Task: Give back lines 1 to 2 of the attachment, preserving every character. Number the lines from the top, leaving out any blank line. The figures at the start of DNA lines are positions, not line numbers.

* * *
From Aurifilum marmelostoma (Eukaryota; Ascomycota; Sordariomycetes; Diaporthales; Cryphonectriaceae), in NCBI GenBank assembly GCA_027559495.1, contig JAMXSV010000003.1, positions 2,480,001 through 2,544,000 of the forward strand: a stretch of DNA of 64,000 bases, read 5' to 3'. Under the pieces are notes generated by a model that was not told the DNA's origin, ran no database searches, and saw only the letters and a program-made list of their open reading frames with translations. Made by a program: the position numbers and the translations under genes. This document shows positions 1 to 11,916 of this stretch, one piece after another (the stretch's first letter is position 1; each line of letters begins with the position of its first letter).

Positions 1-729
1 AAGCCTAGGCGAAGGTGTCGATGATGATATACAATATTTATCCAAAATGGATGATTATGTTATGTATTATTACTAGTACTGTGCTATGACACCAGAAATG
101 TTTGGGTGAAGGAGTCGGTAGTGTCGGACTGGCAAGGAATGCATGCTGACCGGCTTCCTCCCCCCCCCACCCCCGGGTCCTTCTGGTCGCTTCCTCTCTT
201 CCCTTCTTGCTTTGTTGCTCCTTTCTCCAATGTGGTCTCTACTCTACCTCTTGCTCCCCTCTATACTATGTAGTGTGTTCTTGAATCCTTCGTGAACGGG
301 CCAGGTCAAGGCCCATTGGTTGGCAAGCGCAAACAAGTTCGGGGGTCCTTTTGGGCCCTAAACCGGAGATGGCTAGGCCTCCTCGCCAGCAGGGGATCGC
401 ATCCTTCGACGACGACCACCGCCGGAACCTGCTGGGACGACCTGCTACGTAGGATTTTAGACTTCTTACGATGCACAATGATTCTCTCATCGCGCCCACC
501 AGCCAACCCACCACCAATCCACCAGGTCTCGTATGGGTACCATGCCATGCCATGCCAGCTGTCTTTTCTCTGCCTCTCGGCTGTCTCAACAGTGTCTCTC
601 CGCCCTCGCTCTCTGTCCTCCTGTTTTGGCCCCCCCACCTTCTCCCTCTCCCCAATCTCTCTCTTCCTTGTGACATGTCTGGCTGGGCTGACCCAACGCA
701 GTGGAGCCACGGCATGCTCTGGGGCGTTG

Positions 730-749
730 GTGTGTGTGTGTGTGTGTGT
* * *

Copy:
From Aurifilum marmelostoma (Eukaryota; Ascomycota; Sordariomycetes; Diaporthales; Cryphonectriaceae), in NCBI GenBank assembly GCA_027559495.1, contig JAMXSV010000003.1, positions 2,480,001 through 2,544,000 of the forward strand: a stretch of DNA of 64,000 bases, read 5' to 3'. Under the pieces are notes generated by a model that was not told the DNA's origin, ran no database searches, and saw only the letters and a program-made list of their open reading frames with translations. Made by a program: the position numbers and the translations under genes. This document shows positions 1 to 11,916 of this stretch, one piece after another (the stretch's first letter is position 1; each line of letters begins with the position of its first letter).

Positions 1-729